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INTERACTING COGNITIVE SUBSYTEMS AND ANXIETY

INTERACTING COGNITIVE SUBSYTEMS AND ANXIETY

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INTERACTING COGNITIVE SUBSYTEMS AND ANXIETY

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  1. INTERACTING COGNITIVE SUBSYTEMS AND ANXIETY Dr Nick White Chartered Clinical Psychologist

  2. THE SUBSYSTEMS AND THEIR INTERACTIONS

  3. The Meaning Subsystems(The Central Engine of Cognition) • The Propositional Subsystem Deals with specific meanings that have a truth value • The Implicational Subsystem Deals with high level, abstract meaning - a holistic sense of the way things are

  4. Different Levels of Meaning • Thoughts do not necessarily lead to anxiety • Anxiety is not necessarily caused by thoughts • Anxiety = re-generation of threat-related implicational schematic models

  5. Clinical treatment • The treatment aim in anxiety problems = preventing regeneration of threat-related implicational models • Similar anxiety symptoms can be maintained by different processes in different individuals • Different disorders can be maintained by the same processes

  6. Propositional-Implicational interlock • Implicational subsystem has output to the propositional subsystem and vice-versa • Propositional-implicational interlock may act as a feedback loop • New or discrepant information is not attended to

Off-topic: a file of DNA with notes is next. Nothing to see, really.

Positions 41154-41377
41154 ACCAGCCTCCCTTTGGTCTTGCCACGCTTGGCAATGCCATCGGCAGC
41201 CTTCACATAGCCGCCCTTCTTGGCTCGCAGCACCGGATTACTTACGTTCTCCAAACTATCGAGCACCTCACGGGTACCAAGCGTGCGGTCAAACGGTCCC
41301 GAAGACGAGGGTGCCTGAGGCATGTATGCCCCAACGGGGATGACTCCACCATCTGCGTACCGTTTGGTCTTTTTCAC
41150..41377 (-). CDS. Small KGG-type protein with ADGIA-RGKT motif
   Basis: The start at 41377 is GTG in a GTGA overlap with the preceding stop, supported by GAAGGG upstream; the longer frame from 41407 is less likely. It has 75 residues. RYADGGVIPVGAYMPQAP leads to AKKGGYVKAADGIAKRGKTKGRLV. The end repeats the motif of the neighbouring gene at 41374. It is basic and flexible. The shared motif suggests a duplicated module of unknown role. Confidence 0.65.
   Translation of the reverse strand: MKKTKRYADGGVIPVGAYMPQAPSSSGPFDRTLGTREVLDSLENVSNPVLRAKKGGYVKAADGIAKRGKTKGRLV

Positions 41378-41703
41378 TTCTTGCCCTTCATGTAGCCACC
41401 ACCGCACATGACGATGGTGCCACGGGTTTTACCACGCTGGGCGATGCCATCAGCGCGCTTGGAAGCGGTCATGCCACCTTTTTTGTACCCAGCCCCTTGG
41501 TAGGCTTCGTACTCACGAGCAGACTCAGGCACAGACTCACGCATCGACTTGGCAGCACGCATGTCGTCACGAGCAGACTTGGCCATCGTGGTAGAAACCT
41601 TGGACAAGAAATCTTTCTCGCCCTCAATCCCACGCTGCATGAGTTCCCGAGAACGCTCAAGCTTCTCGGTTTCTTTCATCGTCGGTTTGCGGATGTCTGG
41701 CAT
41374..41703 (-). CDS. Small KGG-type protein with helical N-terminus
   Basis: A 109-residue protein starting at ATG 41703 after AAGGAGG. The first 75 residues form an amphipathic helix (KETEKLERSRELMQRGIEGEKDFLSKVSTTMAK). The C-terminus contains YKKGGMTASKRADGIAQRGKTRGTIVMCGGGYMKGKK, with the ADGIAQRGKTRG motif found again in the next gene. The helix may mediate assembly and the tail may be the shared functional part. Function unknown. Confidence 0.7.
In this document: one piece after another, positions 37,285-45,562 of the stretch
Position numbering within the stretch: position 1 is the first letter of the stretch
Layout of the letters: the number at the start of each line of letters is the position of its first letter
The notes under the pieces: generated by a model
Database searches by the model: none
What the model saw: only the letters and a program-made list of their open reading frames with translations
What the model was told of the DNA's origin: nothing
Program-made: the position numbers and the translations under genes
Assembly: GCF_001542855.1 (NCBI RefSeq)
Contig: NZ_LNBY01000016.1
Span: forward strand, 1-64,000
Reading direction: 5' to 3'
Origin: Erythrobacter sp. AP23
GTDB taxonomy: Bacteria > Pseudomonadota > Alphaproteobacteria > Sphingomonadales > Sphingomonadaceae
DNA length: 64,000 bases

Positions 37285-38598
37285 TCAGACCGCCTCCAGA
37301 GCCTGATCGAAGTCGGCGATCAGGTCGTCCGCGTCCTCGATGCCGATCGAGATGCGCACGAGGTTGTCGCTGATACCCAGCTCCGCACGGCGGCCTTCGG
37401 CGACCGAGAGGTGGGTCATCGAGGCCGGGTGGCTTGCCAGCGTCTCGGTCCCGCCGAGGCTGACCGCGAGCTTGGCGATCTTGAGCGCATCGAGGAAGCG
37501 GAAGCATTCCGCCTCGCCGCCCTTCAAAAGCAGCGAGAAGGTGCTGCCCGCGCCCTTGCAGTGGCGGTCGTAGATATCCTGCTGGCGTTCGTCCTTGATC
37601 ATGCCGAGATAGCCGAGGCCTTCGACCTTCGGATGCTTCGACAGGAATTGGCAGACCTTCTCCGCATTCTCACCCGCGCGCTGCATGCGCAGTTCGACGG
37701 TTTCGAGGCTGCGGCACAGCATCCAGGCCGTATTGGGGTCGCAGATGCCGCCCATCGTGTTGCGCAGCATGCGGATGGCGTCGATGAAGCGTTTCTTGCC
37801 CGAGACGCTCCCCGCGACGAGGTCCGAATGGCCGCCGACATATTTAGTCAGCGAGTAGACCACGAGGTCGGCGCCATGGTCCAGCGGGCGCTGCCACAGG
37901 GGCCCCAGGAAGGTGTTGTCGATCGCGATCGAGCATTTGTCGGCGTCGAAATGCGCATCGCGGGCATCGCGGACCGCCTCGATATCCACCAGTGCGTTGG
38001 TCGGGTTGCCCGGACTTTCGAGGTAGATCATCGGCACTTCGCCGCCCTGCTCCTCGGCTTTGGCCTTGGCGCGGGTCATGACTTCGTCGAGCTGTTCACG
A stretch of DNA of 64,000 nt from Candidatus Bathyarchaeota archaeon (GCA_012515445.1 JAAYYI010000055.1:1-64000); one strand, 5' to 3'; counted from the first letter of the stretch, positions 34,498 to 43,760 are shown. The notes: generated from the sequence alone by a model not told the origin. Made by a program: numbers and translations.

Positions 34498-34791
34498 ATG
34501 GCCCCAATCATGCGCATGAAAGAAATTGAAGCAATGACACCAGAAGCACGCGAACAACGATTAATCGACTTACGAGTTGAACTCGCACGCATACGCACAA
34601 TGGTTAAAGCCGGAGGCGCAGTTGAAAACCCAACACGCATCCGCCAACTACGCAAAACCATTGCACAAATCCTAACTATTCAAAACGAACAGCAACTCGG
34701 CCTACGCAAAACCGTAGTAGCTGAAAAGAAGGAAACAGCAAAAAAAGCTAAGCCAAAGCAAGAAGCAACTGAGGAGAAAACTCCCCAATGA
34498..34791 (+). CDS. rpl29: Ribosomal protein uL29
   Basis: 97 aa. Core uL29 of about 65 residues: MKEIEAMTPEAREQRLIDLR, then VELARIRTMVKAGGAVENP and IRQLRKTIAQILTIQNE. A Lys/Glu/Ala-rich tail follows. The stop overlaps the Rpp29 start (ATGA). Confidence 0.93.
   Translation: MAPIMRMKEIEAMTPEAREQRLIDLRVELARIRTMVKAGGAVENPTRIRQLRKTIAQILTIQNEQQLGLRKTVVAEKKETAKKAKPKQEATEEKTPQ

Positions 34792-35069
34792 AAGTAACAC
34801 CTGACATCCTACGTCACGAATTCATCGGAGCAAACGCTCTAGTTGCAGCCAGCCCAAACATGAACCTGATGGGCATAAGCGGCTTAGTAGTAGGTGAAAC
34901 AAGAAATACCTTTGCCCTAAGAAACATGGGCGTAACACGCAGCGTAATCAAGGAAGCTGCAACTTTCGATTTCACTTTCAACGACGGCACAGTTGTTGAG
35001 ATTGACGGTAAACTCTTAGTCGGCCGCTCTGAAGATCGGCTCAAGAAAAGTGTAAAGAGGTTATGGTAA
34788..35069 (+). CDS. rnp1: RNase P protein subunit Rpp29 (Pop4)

7. The Sensory Subsystems • Acoustic Subsystem Processes basic information regarding the nature of sounds eg pitch, volume • Visual Subsystem Processes basic information about light, such as wavelength • Body State Subsystem Processes internal sensory information eg temperature, tension, arousal

  8. Sensory subsystems and anxiety • The sensory subsystems have a direct input to the implicational subsystem • Acoustic and visual stimuli in PTSD • Body state feedback loop and anxiety

  9. The role of the environment • The environment determines what external information is available to the system • Factors in the environment may maintain threat-related schematic models • Role for problem solving or family therapy

  10. TRANSFORMATION PROCESSES AND MEMORY RECORDS

  11. Processing within each subsystem